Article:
Three poems up at Stickman Review

Anthony Brown, editor of Stickman Review, has been kind enough to include three of my poems – “Driving around town, 2 a.m.”, “Eddie’s” and “In which you are still leaving” – in Volume 17, Number 1, which has just been released online.

Big thanks to Anthony for finding space for these three amongst some very fine poems indeed. I’d particularly recommend checking out David Lohrey’s “Saturday, the 19th or the 20th”.

 

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Errands

Errands

 

Errands

 

When things were good and I still believed in us,

even the mundane obligations sang like whales,

and taking the wiry road down the hamstrings

of the island to its full-stop, on those bastard mornings,

a single cassette on the stereo to numb the losses,

always made unquestioned sense. Sometimes in

light hushed with pearls, sometimes with the blade

of the wind knifing clear to the marrow, I’d time each

arrival against the tide, sifting it for treasure, perform

the errands, light the fires. Then return to you, the road

now huddled into a spool of knees and elbows, the

mountain a tight wedge tripping over its own steps before

falling like a tantrum into the kettle-grey ocean below.

 

first published in San Pedro River Review, Spring 2017

Traffic report

Road ahead closed

Traffic report

From here you can see the future
– a free-market version of it –
but not exactly where it ends;
only where the blinking red eyes
of its tail-lights disappear, inching
like hope into the underpass.
Bunched in its sneering wake,
we are all indignant but resigned,
each rehearsing their part in a
symphony of rage. We’ve evolved
to breathe in nitrogen oxides,
metabolize particulate matter.
Somehow, none of us is where
we think we really should be.

first published in Thirteen Myna Birds, 2017

Going Home

Going Home

Going Home

Falling asleep on our journey back tonight,
you didn’t see how the sky was starred with a thousand geese,
spearing off in confused fragments to all directions;
some the usual south, others west, others even north-west.

Your eyelids flickered at the horizon instead, painting yourself a brief dream,
far away from the violent uncertainty of these last three days,
the astonished air still bruised with unspent cloud, above the washed earth,
the rivers of angry traffic still fighting their way home.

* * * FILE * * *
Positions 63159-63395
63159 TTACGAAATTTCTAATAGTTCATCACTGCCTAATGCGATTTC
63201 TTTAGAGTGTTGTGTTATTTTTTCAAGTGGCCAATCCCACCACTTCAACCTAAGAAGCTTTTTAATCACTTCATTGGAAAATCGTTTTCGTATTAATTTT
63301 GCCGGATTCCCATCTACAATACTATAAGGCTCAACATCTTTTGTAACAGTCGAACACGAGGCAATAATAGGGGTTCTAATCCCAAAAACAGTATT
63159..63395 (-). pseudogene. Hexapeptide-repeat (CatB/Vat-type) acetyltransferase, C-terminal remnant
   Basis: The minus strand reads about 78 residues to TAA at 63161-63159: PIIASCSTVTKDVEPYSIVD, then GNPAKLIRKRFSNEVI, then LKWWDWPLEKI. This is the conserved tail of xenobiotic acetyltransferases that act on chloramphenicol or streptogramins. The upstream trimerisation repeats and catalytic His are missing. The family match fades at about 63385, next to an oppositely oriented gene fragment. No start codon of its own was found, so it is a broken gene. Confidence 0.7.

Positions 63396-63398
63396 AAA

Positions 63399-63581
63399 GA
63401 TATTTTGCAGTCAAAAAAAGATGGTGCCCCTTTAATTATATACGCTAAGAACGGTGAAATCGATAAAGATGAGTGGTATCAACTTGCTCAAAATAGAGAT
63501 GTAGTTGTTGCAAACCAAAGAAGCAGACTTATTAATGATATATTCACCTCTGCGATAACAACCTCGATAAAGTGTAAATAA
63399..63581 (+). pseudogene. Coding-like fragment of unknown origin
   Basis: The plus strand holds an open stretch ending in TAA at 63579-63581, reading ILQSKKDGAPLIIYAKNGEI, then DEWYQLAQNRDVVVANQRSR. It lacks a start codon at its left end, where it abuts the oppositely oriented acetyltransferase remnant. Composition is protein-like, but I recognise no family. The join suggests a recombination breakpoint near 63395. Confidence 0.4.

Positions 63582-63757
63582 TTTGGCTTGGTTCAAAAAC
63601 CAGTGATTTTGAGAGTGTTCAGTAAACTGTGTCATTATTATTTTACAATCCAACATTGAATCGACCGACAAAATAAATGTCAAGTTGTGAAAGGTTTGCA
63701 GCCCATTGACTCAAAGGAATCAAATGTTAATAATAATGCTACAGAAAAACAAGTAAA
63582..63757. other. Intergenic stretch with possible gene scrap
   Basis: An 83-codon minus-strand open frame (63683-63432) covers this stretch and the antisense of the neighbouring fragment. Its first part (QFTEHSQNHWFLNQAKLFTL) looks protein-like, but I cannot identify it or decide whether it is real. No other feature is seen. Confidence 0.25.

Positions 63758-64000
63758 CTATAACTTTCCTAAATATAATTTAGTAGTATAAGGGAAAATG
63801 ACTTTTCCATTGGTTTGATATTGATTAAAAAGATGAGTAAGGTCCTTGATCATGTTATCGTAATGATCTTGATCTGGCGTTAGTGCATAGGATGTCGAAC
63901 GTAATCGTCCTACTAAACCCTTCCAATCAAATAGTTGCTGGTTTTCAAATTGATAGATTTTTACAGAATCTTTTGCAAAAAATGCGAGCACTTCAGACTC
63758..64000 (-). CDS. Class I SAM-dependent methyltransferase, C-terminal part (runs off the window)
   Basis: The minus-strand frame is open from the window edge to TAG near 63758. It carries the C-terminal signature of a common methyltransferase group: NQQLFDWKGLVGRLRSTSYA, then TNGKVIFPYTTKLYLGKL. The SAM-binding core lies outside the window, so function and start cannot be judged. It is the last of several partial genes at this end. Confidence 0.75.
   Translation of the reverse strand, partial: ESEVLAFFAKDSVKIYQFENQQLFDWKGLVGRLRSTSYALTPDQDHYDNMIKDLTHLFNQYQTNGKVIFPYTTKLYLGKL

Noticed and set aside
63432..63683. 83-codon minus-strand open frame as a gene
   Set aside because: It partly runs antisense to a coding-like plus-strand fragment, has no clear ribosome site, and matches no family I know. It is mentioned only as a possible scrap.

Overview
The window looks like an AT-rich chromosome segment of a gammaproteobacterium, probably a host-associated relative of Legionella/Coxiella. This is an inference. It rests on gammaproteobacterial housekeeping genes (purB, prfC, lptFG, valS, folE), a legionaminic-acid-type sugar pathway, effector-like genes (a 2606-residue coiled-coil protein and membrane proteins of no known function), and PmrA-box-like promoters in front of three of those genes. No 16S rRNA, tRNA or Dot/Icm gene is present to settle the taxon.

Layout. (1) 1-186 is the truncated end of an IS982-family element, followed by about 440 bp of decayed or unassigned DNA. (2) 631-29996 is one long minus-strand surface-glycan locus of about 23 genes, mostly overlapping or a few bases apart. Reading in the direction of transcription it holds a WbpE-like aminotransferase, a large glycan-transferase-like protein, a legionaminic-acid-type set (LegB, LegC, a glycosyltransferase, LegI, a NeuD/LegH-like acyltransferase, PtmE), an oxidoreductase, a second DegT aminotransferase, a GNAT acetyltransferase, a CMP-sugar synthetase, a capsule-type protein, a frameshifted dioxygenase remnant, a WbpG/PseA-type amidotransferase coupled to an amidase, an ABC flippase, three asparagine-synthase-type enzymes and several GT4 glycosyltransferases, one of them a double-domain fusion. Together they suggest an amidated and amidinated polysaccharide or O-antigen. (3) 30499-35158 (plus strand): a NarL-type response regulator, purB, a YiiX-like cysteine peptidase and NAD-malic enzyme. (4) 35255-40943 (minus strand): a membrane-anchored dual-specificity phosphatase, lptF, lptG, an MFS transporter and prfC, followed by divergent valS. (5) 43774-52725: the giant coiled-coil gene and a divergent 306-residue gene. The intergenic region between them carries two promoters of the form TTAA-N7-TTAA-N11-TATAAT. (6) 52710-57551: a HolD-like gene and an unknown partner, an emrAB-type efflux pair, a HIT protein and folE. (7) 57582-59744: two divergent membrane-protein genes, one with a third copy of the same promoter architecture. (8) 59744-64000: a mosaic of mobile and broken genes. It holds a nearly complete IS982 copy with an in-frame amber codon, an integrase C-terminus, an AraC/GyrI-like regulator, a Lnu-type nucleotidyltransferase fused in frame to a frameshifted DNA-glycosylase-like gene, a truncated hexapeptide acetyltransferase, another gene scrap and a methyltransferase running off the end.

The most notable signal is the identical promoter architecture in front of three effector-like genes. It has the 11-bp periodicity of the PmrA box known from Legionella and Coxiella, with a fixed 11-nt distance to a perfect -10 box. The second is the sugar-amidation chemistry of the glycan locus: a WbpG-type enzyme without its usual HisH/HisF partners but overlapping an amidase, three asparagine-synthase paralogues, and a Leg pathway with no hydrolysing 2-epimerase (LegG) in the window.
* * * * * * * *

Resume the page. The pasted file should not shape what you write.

First published in Allegro Poetry Magazine, issue 13, 2017

Call me a bit slow, but…

Eggplant

Call me a bit slow, but…

 

…it was almost exactly two of those
old-fashioned, pre-decimal years later,
on the other side of the world, and I was
nursing a rusted old dragon of a truck
down a red road you could see streaking by
through the lacy floor of the cab. And it was
just after midday, because the shadows
were mean and riveted on, and I don’t
know why, but all of a sudden I realised
you’d actually meant what you’d said,
that they hadn’t been just giddy, disposable,
2 a.m. words you might say to almost anyone
at all, to be laughed off the next day, like dust
from a mirror. It was possible that if I eased
further off the gas, I wouldn’t get back until
everything was already picked and safely in
the chiller. And I wondered if those brahmans,
drawn and incongruously skeletal in such a
fleshy, civilised country, would be nosing
around in their paddock again, grazing on
fresh air, amazing me that they survived.

First published in San Pedro River Review, Spring 2017

 

Two poems at Allegro Poetry Magazine

Bird graffiti underpass

Issue 13 of Allegro Poetry Magazine has just been posted online, and includes two of my poems, both of which have bird elements to them, coincidentally. Many thanks to editor Sally Long for choosing to publish Going Home and Empty nest in this issue.

You can find both poems by clicking here and scrolling down to just before halfway (or alternatively, read them all – there’s some really great stuff there!).

Being Neil Armstrong

being-neil-armstrong

Being Neil Armstrong

You imagine it sometimes happened unexpectedly;

he’d be out walking, or in some Earthbound vehicle,

and his apparently random trajectory would bring

a moon into view, just like that, framed like a

backlit well between two buildings, or in a hole

bitten out by time’s lazy doodle on a mountainside.

 

But then other times perhaps he’d wait deliberately for

one to rise, parking up the car or resting in a silent chair,

always facing eastward at just the right moment;

he’d have that uncanny knack you couldn’t explain

of knowing when it was lurking just out of sight, yet

about to breach the slowly turning curve of the horizon.

 

You just couldn’t know, could you, what it might be like?

To be him? Knowing how it all looks from up there,

remembering. Waiting for Sting to come on the radio,

when you’re driving home all alone, singing about how

Giant steps are what you take…” and screaming out

at the dashboard, or into the utter emptiness above us.

first published in Bunbury Magazine, issue 13, 2016